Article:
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Presentation made to a symposium titled Documenting Mortality in Conflicts, organised by WHO/CRED with the Harvard Humanitarian Initiative, and held in Brussels, 6-7 November 2008.

This slightly amended web version (published 2 February 2009) has been updated to reflect the latest statistics in the IBC database.

Institutional users of IBC data

Mar 2003�Sep 2008

  • Major universities and experts researching the Iraq conflict or modern conflict in general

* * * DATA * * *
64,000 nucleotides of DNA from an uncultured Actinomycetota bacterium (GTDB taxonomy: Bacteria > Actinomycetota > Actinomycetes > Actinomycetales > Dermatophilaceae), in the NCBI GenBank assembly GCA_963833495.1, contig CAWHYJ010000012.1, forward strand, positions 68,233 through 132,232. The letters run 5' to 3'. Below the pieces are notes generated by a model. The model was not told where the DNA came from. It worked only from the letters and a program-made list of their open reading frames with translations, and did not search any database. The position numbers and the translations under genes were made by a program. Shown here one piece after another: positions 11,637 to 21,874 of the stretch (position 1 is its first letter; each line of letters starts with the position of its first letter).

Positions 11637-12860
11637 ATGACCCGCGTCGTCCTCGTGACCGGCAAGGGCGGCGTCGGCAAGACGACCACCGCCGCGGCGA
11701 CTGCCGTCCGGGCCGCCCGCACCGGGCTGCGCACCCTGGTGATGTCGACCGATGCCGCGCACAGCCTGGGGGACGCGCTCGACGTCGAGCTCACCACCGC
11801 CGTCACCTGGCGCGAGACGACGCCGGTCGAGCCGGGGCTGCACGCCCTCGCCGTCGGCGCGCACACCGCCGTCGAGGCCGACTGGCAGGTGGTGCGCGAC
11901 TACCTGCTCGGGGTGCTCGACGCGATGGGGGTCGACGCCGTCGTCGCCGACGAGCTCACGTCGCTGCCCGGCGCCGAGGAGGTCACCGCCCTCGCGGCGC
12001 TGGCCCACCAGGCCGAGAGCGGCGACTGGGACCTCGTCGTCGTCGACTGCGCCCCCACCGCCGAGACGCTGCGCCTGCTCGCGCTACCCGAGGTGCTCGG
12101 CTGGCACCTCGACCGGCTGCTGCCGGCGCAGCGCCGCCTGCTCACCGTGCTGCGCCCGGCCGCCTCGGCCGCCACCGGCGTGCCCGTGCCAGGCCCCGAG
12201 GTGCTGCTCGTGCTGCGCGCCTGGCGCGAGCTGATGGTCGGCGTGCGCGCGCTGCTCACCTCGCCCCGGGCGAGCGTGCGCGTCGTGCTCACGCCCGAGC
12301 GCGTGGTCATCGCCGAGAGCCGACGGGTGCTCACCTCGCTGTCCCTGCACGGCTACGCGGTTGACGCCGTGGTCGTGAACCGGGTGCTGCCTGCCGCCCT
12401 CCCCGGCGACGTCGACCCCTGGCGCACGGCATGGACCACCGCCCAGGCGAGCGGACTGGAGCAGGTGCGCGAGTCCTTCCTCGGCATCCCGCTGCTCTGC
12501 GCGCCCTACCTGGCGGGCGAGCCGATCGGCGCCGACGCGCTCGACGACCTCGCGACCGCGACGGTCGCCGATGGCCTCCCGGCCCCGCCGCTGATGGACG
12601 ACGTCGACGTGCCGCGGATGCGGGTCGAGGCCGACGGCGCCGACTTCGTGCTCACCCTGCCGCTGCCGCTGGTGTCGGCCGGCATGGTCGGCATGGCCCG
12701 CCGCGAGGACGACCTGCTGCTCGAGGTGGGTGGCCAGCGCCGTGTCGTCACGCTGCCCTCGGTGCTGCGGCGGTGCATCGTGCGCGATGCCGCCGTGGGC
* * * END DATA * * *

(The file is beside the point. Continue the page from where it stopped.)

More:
• IMF and the World Bank
  • European Commission
  • International Criminal Court
  • Human rights groups and law firms
  • US and UK governments
  • Australian government (cited by latter in explaining withdrawal of troops from Iraq)

Putting the Data to Work slide 9

Along with the informational value of specifics comes another benefit: verifiability. The more specific a claim, the easier it is to contest — but, by the same token, to verify and confirm. Any serious challenge to the validity of the data can only be achieved line by line, entry by entry, incident by incident, death by death.

The range of organisations using IBC data in their published outputs demonstrates the needs that such data is meeting. Of paramount value to those who use the data most intensely are its timeliness, its transparency, its detail and, relative to other recording efforts, its comprehensiveness.